Aviva’s Irish operation sees profits fall due to higher insurance claims

Chief executive urges Government to implement legislation to help reduce number of claims going to court

Aviva’s Irish arm saw its operating profit fall to €15 million during the first six months of 2022, down from €25 million a year earlier, on the back of higher insurance claims. The fall-off was also driven by “reduced personal lines profit due to delays in the emergence of benefit from personal injury reform”, it said.

Chief executive Declan O’ Rourke said the insurer was concerned by the rejection rates by claimants in PIAB (Personal Injuries Assessment Board), now 63 per cent, up from 49 per cent prior to the implementation of the personal injury guidelines.

“This is leading to more claims going to court, which is the most expensive claims settlement channel due to high legal costs, and will undermine the impact of reforms,” he said.

“We call on Government to urgently implement in-progress legislation to strengthen the powers of PIAB and to compel early engagement in settling claims and reduce the percentage of claims going to the courts.”


Despite the reduction in operating profit, Aviva Insurance Ireland said the business “performed positively” in a challenging market with its operating ratio, a key measure of profitability, increasing to 96 per cent.

Gross written premiums increased marginally to €253 million due to strong growth in commercial lines business, it said.

“We continue to expand both our product and service offerings to large commercial and high-net-worth customers,” Mr O’ Rourke said.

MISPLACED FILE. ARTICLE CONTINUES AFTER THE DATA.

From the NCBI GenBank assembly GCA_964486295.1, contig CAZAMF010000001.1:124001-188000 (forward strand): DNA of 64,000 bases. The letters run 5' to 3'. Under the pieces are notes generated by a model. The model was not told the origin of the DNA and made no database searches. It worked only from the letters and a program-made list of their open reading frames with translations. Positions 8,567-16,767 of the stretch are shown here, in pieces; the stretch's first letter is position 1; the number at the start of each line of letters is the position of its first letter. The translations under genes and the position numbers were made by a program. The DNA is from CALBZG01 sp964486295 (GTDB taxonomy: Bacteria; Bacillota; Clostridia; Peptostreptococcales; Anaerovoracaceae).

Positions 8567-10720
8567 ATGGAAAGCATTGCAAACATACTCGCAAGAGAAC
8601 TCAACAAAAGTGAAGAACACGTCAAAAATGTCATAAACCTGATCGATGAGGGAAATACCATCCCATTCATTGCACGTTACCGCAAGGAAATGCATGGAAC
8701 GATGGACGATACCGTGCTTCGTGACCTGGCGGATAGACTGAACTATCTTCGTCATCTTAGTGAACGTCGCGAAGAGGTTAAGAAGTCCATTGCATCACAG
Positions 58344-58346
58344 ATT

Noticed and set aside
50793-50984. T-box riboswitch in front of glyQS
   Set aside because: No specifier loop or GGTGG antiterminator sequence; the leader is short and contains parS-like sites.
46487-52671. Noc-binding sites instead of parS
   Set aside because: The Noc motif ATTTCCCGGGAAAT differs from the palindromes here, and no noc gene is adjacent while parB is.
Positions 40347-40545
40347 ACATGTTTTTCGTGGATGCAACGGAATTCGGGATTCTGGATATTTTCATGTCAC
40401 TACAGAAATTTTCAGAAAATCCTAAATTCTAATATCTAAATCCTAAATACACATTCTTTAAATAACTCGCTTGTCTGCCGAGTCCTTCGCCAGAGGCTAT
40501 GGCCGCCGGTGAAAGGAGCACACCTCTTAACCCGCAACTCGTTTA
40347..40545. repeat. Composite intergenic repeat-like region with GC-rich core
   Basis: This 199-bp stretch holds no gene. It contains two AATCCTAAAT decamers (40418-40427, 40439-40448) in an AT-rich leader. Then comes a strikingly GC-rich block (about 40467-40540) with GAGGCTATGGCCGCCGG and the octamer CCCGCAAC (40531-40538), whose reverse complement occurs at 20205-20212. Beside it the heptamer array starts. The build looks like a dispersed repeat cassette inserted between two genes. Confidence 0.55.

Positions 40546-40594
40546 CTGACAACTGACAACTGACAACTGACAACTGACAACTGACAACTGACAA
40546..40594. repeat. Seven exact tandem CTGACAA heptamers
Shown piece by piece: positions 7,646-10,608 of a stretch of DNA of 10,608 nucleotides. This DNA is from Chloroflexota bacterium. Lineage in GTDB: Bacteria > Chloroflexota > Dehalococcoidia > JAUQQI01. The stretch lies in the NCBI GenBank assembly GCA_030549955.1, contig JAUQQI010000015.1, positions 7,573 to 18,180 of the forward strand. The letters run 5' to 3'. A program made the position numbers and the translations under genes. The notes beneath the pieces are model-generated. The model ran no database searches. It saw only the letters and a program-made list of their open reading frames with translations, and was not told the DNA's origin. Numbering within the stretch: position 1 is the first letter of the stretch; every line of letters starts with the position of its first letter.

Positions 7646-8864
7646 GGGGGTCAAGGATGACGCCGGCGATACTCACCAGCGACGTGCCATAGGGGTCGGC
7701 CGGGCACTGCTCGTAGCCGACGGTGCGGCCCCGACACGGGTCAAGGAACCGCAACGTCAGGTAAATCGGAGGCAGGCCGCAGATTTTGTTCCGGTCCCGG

Shareholder payouts

The group’s UK parent said on Wednesday that it planned to give more money back to shareholders as it posted a better-than-expected 14 per cent rise in first-half operating profit, helped by a strong performance in commercial lines.

Aviva, which has significant businesses in Britain, Canada and Ireland, is under pressure from activist investor Cevian Capital, a holder of 6 per cent of the insurer’s shares, to boost investor payouts.

Aviva has already given £4.75 billion (€5.6 billion) back to shareholders after raising £7.5 billion following a string of disposals around the globe since Amanda Blanc was appointed chief executive in July 2020.

Cevian has previously called on Aviva to return £5 billion to shareholders by the end of 2022.

Aviva said it planned to launch the share buyback with its 2022 results, and the board would decide on its size at year-end.

“We are increasingly confident in Aviva’s prospects,” Ms Blanc said in a trading statement, describing trading as “encouraging” across all the firm’s big businesses.

Its operating profit rose 14 per cent to £829 million versus £742 million seen in a company-supplied consensus forecast.

Eoin Burke-Kennedy

Eoin Burke-Kennedy

Eoin Burke-Kennedy is Economics Correspondent of The Irish Times